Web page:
Now as­sisted by ”hlins shock and gold KYB forks, the up­rated MT tears through cor­ners with ease. It’s fi­nally a Tri­umph Street Triple R chaser...

BIKE (UK) - - CONTENTS - By Ben Lind­ley Pho­tog­ra­phy Yamaha

MT triple flat­tered by qual­ity sus­penders. Now track-ready.

THAT’S A RE­LIEF. This is still an MT-09. Still an im­pu­dent, torque-rich MT-09. The jagged body­work is still present, the quick-steer­ing, al­most su­per­moto feel is there. The fab­u­lous triple re­mains un­changed. So what about those two ex­tra let­ters: SP... Stroll around this up­rated MT-09 and it looks every bit the MT-10 SP’S lit­tle brother. Here’s the sil­ver-blue liv­ery of Yamaha’s ex­treme R1M (see p20), there’s the choice de­tail­ing: name badges on blue rims, coloured stitch­ing on the seat. Ob­serve gold fork and shock. A smart ma­chine, no doubt. But where the spe­cial MT-10 boasts semi-ac­tive elec­tronic Öh­lins, the new­est SP re­quires span­ner and screw­driver. In­stead of leads and plugs, there’s smart KYB let­ter­ing on fully-ad­justable stan­chions, and a re­mote preload ad­juster for an Öh­lins shock. In keep­ing with tra­di­tion there’s an SP price bump, too. The swanky R1M is a whole £3600 more ex­pen­sive than the core R1, and there’s a £2700 dif­fer­ence be­tween the two MT-10S. With the MT-09, though, the gap is just £800. Not much for what Yamaha claim is a track­ready up­grade, es­pe­cially con­sid­er­ing the Öh­lins shock alone costs £860. Why bother, though? The base MT-09 is al­ready a fab­u­lous ma­chine with a snort­ing 847cc triple and nim­ble ge­om­e­try. Plus sus­pen­sion that’s evolved since its 2013 launch into a bal­anced, re­li­able, and ad­justable ex­pe­ri­ence. Only at very fast speeds does the core ma­chine’s ram­pant at­ti­tude be­gin to floun­der. Steer­ing be­comes vague when charg­ing through cor­ners, dulling feel and in­creas­ing re­sis­tance to steeper lean. Not so on this SP. I’m push­ing into fast at­tack ter­ri­tory on a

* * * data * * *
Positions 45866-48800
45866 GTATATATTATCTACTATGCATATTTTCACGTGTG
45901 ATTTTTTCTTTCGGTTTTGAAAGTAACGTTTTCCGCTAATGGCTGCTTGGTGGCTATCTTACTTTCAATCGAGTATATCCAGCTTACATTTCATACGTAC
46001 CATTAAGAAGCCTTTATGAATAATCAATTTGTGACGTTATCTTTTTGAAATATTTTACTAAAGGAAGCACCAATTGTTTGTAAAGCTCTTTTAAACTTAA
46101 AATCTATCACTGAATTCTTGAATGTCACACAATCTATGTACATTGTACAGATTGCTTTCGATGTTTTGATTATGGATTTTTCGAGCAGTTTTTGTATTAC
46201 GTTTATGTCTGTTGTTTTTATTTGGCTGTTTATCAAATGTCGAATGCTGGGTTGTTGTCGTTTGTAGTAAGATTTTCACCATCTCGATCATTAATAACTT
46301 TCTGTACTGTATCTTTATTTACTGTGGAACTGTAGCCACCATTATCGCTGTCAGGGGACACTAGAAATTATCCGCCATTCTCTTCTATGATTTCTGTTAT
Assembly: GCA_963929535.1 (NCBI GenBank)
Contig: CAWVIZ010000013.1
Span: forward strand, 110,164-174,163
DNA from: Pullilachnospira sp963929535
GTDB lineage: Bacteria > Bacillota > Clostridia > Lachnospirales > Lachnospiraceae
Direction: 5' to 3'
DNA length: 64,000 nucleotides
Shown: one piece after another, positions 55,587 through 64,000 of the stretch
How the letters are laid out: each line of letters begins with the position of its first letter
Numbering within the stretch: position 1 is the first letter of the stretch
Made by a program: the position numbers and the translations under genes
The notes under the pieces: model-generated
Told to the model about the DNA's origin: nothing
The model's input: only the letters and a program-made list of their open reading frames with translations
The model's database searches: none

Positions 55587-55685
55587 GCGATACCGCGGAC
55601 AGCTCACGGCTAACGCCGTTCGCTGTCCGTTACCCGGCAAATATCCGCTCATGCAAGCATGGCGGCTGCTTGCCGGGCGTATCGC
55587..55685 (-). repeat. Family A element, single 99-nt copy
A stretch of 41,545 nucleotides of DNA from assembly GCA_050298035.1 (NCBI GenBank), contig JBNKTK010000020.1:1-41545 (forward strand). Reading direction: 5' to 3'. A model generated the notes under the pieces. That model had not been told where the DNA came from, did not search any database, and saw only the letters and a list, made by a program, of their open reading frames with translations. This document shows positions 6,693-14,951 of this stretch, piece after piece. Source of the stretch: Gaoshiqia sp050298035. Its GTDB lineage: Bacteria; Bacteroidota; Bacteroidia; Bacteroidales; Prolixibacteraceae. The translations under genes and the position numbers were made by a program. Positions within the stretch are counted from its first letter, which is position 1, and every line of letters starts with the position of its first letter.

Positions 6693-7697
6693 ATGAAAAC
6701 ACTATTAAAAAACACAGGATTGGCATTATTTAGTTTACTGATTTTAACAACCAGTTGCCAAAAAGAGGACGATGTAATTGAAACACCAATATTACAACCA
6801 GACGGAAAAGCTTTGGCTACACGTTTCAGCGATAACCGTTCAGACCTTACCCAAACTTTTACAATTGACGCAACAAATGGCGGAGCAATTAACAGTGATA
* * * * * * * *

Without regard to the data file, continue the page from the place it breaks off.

bril­liant sec­tion of Por­tugese road. Twelve quick-fire cor­ners force the ma­chine from left to right lean, knee pucks al­ter­nately scrap­ing the tar­mac. The ac­tion is smooth, con­trolled, and above all, nim­ble. Brisk rid­ing like this re­ally ben­e­fits from the gold bouncy bits, but it’s not quite per­fect. At deep lean, with the left ‘peg tick­ling the tar­mac, I’m aware of a slight skatey feel­ing com­ing through the KYB fork. It’s probably partly down to the Bridge­stone S20 rub­ber, now four gen­er­a­tions out of date, but the firm fork set-up doesn’t help. Even with preload fully wound off there’s still 5cm un­used travel in the fork leg. It’s sim­ply too stiff for my 65kg. But blaze out of the cor­ner – wring­ing an ad­dic­tively flat torque curve – and you can feel the rear Öh­lins of­fer well-judged sup­port. What a treat. Öh­lins equip­ment can some­times feel too stiff for the road, but not here. There’s but­tery damp­ing aplenty and enough preload ad­just­ment to haul a pil­lion in com­posed com­fort. And that’s the MT-09 SP’S Achilles Heel. The Öh­lins is so good that even a fully-ad­justable Kayaba fork can’t quite match its qual­ity, es­pe­cially with such stiff springs. Why no Swedish sus­penders pok­ing through the top yoke? Yamaha say that would put the price too close to £11,439: MT-10 ter­ri­tory. They’re aim­ing to en­tice MT-09 cus­tomers into spend­ing more, rather than en­cour­ag­ing MT-10 cus­tomers to spend less. Busi­ness-wise, this makes sense. But it’s dis­ap­point­ing for those of us han­ker­ing af­ter the ul­ti­mate triple-en­gined MT. Slight crit­i­cisms of the donor bike re­main: quick­shifter ac­tion is still a tad lumpy, down­shifts re­quire the clutch, and brakes are strong but lack qual­ity feel. The up-down quick­shifter from the R1M might fix the first two, and the calipers and 320mm discs from the MT-10 would sort brak­ing is­sues… So it’s not a full SP. But for fast road rid­ing it suc­ceeds in chal­leng­ing the likes of Tri­umph’s Street Triple R (which is £39 cheaper on the road). There’s more bal­ance to Tri­umph’s pack­age, but the SP’S rear is ar­guably bet­ter qual­ity, and that 847cc triple is an ab­so­lute peach. If you spend time tun­ing the sus­pen­sion to your weight, you’ll have an MT-09 for com­mut­ing, fast road rid­ing, and race­track. Ideal.

Use­ful re­mote preload and com­pres­sion ad­juster on hlins YA535 rear shock

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